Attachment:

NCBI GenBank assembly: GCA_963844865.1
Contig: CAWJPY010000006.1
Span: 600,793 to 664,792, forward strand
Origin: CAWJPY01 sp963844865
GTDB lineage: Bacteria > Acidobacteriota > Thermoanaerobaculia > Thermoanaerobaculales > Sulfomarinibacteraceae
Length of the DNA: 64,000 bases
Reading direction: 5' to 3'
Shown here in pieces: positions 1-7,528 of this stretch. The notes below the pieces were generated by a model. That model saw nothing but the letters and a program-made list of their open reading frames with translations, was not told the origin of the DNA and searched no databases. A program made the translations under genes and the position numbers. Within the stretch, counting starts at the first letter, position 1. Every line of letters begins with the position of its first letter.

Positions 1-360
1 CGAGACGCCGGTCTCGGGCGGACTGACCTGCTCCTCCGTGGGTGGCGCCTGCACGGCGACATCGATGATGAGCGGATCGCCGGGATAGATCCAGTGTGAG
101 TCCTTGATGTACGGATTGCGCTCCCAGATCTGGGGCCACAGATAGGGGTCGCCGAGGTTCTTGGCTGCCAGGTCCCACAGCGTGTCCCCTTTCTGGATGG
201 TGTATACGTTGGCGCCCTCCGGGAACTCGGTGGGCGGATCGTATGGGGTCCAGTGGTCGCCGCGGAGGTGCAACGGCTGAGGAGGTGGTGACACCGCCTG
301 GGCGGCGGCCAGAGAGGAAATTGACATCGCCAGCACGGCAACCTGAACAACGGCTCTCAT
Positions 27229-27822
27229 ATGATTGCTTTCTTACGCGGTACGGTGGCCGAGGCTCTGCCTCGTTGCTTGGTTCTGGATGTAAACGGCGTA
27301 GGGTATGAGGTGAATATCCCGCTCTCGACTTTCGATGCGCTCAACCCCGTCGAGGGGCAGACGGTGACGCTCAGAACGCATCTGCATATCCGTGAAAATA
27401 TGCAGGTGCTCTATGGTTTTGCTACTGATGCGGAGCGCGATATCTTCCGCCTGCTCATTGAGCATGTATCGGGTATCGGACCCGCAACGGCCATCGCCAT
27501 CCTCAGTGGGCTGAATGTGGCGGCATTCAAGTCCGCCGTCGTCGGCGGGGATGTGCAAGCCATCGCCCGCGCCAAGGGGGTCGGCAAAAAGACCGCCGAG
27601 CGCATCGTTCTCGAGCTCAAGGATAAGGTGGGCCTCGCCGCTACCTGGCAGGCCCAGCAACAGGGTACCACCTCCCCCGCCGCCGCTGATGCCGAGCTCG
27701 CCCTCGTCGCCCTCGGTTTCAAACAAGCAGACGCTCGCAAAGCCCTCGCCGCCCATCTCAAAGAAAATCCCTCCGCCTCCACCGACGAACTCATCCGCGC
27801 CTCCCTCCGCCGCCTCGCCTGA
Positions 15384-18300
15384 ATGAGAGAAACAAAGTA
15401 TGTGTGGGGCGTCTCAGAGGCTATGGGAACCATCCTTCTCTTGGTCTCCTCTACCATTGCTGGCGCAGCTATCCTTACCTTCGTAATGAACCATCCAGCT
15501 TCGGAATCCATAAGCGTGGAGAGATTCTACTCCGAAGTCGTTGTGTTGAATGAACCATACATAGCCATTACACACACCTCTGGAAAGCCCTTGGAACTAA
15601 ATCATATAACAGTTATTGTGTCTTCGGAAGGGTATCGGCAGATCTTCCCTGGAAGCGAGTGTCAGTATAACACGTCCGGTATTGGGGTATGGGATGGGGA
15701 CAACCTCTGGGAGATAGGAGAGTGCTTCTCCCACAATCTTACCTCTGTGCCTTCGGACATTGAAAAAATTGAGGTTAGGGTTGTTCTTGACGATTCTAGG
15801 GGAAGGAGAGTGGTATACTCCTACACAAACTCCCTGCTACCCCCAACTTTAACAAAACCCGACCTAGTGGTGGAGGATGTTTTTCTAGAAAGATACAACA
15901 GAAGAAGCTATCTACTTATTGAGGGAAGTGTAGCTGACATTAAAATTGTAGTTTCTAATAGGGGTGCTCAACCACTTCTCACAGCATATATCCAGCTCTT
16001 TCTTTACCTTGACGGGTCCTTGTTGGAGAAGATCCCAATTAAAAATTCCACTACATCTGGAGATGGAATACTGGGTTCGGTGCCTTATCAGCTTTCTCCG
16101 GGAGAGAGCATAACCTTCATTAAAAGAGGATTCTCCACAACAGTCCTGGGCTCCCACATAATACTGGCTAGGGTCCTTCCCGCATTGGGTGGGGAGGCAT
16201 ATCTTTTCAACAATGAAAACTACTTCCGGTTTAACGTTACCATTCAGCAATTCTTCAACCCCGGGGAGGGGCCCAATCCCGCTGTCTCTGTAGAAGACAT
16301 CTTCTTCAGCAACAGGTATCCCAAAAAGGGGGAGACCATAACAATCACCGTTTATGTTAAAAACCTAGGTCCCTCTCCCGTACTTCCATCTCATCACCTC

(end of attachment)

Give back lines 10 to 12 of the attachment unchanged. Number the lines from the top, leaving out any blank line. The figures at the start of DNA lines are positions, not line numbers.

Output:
1 CGAGACGCCGGTCTCGGGCGGACTGACCTGCTCCTCCGTGGGTGGCGCCTGCACGGCGACATCGATGATGAGCGGATCGCCGGGATAGATCCAGTGTGAG
101 TCCTTGATGTACGGATTGCGCTCCCAGATCTGGGGCCACAGATAGGGGTCGCCGAGGTTCTTGGCTGCCAGGTCCCACAGCGTGTCCCCTTTCTGGATGG
201 TGTATACGTTGGCGCCCTCCGGGAACTCGGTGGGCGGATCGTATGGGGTCCAGTGGTCGCCGCGGAGGTGCAACGGCTGAGGAGGTGGTGACACCGCCTG